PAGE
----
The Iowa Professional Development Model provides a framework with which to carry out the work of improving practice in Iowa classrooms. I would argue that prior to the development of teacher leadership systems in 2014, and in spite of herculean efforts of many education stakeholders and leaders, the realization of the Iowa Professional Development Model in many Iowa schools has fallen short. This is simply because the support didn't exist to implement quality professional development the way we know it must be in order to ensure it becomes a part of routine practice in our classrooms.

To do so, professional development needs to be embedded within the context of regular instruction, with real students. An opportunity for practitioners to observe the strategy must exist, and feedback and coaching are a critical component of the process to ensure the strategy is improved the next time it is utilized. 

That is where student centered coaching labs have provided that vehicle for us at Hudson. The idea behind these labs come directly from our teacher leaders and the work they have done with educational consultant Diane Sweeney. The utilization of these coaching labs are designed and employed in a way that makes the Iowa Professional Development Model relevant. I had an opportunity to observe and participate in one of these experiences last week and was very impressed with what I saw.

Teachers debrief with instructional coach and model teacher
following the demonstration of a teaching strategy.
Essentially a group of practitioners were invited into a model teachers classroom to observe the delivery of an instructional strategy that has proven effective in our setting. We know this strategy works because formative assessment data has been collected that illustrates success. In this case, the strategy was number talks and is used to help students think about mental math in a different way. Prior to the observation, the model teacher and instructional coach met with the practitioners to explain exactly what they would be seeing in the classroom and why the strategy works. They were asked to look for specific things that would be occurring within the context of that instruction and to reflect on what they saw. Following the observation, the instructional coach and model teacher met with the practitioners to debrief what they observed during instruction. The final component of the debrief discusses next steps for instruction and how that practitioner will take what was learned from the coaching lab and implement it into their own practice with the assistance of the instructional coach and model teacher.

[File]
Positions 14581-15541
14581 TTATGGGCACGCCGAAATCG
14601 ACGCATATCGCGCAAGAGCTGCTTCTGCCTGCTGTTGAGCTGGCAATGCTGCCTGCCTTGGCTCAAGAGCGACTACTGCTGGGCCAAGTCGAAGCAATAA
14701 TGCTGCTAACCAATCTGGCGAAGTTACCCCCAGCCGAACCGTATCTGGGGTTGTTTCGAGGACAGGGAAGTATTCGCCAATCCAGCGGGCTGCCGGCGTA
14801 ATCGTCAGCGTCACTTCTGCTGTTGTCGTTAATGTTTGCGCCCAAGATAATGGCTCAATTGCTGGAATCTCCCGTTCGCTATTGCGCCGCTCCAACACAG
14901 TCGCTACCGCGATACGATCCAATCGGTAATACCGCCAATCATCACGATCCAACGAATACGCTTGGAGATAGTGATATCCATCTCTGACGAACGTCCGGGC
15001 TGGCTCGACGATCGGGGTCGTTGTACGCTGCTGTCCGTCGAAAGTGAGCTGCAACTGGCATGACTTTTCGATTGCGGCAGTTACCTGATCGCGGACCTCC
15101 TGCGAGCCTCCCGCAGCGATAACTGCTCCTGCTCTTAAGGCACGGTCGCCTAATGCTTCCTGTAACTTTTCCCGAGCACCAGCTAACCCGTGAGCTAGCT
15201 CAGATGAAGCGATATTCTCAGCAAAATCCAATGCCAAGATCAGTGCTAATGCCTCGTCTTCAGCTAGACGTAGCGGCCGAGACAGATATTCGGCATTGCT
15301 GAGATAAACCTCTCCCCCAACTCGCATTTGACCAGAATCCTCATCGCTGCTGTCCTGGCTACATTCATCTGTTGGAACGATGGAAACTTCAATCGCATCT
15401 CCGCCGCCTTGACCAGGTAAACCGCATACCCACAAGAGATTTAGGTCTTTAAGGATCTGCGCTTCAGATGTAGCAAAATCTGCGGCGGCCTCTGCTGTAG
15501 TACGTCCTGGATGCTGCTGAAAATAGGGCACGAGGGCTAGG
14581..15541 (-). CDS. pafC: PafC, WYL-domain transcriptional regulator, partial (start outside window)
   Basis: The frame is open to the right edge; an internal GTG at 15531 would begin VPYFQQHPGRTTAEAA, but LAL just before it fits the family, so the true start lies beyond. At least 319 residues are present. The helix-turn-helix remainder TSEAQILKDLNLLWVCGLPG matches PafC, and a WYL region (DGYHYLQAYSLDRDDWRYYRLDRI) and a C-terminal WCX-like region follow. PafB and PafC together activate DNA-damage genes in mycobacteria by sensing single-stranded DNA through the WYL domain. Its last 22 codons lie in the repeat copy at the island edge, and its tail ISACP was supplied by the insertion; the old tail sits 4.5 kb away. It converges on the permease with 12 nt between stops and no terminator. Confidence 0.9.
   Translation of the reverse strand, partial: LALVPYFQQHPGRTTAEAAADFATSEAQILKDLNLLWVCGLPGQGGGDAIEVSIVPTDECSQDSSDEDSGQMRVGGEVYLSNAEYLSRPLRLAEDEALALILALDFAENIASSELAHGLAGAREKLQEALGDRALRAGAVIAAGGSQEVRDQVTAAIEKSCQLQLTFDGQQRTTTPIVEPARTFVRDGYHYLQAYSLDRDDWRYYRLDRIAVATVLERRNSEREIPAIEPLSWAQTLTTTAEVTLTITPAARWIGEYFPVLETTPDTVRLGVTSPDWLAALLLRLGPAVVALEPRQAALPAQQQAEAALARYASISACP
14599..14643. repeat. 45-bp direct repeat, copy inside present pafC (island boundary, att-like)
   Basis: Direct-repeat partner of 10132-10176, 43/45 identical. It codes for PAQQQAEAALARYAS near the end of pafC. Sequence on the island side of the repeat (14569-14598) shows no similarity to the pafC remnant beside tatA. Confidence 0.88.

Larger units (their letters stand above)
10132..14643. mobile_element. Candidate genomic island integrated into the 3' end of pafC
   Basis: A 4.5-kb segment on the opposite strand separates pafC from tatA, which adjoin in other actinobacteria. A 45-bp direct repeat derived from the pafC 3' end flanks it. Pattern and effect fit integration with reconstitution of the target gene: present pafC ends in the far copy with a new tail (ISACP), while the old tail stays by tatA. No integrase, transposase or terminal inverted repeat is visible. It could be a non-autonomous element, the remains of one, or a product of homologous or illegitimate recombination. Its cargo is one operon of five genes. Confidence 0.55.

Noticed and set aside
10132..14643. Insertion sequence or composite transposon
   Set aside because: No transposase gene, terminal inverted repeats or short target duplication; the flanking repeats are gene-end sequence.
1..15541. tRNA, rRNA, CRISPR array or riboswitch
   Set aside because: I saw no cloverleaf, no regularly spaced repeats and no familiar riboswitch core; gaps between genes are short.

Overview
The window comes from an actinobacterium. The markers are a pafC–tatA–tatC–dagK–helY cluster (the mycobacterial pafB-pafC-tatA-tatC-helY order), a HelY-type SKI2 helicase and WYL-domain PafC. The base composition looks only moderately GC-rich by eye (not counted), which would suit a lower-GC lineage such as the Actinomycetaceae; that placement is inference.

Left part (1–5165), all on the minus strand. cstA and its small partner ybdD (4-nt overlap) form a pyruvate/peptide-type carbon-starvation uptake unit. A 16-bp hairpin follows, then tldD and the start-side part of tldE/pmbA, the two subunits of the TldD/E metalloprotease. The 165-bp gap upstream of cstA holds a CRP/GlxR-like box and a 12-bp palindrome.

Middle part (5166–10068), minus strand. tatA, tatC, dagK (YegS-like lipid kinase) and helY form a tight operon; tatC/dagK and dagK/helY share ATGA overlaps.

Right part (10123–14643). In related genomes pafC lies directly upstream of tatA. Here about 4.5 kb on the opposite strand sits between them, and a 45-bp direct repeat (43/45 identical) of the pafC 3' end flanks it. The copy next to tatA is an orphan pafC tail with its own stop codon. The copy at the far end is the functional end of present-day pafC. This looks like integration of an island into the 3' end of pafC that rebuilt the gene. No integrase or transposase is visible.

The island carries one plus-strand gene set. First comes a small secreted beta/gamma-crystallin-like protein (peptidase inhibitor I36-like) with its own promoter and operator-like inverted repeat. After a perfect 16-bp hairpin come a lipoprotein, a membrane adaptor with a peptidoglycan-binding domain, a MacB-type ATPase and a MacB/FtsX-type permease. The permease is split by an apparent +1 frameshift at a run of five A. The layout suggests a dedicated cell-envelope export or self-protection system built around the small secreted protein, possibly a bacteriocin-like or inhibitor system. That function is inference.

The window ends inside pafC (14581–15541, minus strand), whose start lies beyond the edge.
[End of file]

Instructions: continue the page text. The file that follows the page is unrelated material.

Hudson school began their teacher leadership system during the 2014-2015 school year as one of the first 39 districts in Iowa selected in a competitive grant process. While it is expected to take between 3 and 5 years to fully implement, Hudson is already seeing positive results in student achievement. 

Tuesday, March 8, 2016

Teacher Leaders, Principals, and the Firewall

Last week we spent time discussing the role of the principal in this new era of teacher leadership and how it has changed their paradigm. One reader commented that teacher leaders are a resource for building principals. I thought this was a great way to look at the relationship between the building principal and teacher leader--but we need to make sure that resource is used in the right way. Recalling this idea that the principalship has become more complex, that it had not 'taken anything off the plate', another reader agreed stating, "it doesn't take items off the plate, it makes a more 'balanced diet'." I was appreciative of both comments and want to take some time to further explore the principal-teacher leader relationship, and to remind principals to use these resources wisely.
Let's remember first the original premise of this discussion. Unless the principal is supportive of teacher leadership and willing to partner with these teachers in collaboration, the system is doomed to failure. This starts with open lines of communication and clearly articulated roles. Without these fundamental building blocks in place, it can lead to roles being re-invented in ways that were not intended, which can lead to disastrous consequences such as mistrust and resistance to teacher leadership from practitioners.